I am not a label, but for the sake of explanation, I would be called a “flexitarian” who eats according to my values around animal welfare, sustainability and my interests in other cultures. HelloFresh met these expectations and fulfilled my criteria. It sounds dramatic, but now I actually know how to cook my own pizza from scratch, several different chickpea-based Middle Eastern dishes, spicy plant-based Asian-fusion tacos; brie, onion, and spinach burgers, vegetable noodle linguine with Beyond meat, etc. I think boxed meal programs—no matter which brand you might choose or restaurant you may be sourcing them from, a lot of restaurants have brilliantly shifted to offering meal kits–would help so many young people feel less anxious about preparing meals, especially when we’re feeling overwhelmed by the information overload we are faced with today.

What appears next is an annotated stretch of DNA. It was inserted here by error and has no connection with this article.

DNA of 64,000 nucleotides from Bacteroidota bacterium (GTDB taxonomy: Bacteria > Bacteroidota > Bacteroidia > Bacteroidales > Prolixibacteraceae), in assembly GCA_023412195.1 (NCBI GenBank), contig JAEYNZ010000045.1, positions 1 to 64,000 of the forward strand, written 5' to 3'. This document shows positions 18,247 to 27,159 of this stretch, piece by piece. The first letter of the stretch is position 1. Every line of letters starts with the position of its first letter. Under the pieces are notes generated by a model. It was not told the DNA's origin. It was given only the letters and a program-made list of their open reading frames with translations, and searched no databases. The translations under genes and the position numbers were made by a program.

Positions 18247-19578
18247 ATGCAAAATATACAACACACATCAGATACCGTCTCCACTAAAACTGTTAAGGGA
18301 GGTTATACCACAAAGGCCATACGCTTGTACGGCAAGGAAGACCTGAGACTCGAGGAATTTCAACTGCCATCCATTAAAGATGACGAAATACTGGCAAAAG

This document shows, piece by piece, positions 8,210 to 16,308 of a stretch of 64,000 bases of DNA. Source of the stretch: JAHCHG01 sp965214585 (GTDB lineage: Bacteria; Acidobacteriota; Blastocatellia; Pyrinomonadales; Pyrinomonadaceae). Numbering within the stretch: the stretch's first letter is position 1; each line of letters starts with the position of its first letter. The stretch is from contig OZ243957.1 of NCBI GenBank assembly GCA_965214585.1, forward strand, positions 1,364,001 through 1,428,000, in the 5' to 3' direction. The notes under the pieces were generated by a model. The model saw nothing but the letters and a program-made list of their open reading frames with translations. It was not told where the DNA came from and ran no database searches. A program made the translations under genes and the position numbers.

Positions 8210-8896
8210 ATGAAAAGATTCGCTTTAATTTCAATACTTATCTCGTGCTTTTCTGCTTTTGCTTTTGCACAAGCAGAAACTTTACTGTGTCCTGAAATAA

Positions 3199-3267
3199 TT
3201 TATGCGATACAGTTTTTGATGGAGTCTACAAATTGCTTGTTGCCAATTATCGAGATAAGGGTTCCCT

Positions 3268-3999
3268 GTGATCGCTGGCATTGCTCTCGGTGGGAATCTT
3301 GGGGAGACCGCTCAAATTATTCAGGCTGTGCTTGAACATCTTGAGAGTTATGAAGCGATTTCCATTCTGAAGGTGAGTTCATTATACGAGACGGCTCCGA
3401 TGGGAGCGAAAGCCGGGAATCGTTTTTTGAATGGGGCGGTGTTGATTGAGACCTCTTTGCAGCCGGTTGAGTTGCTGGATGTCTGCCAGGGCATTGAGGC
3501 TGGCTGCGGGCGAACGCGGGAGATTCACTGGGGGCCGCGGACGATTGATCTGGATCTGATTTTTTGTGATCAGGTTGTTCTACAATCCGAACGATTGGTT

SUSTAIN has also featured HelloFresh as a carbon-neutral company.
Featured Image: The author, 24-year-old Aidan Fisher. Supplied photo.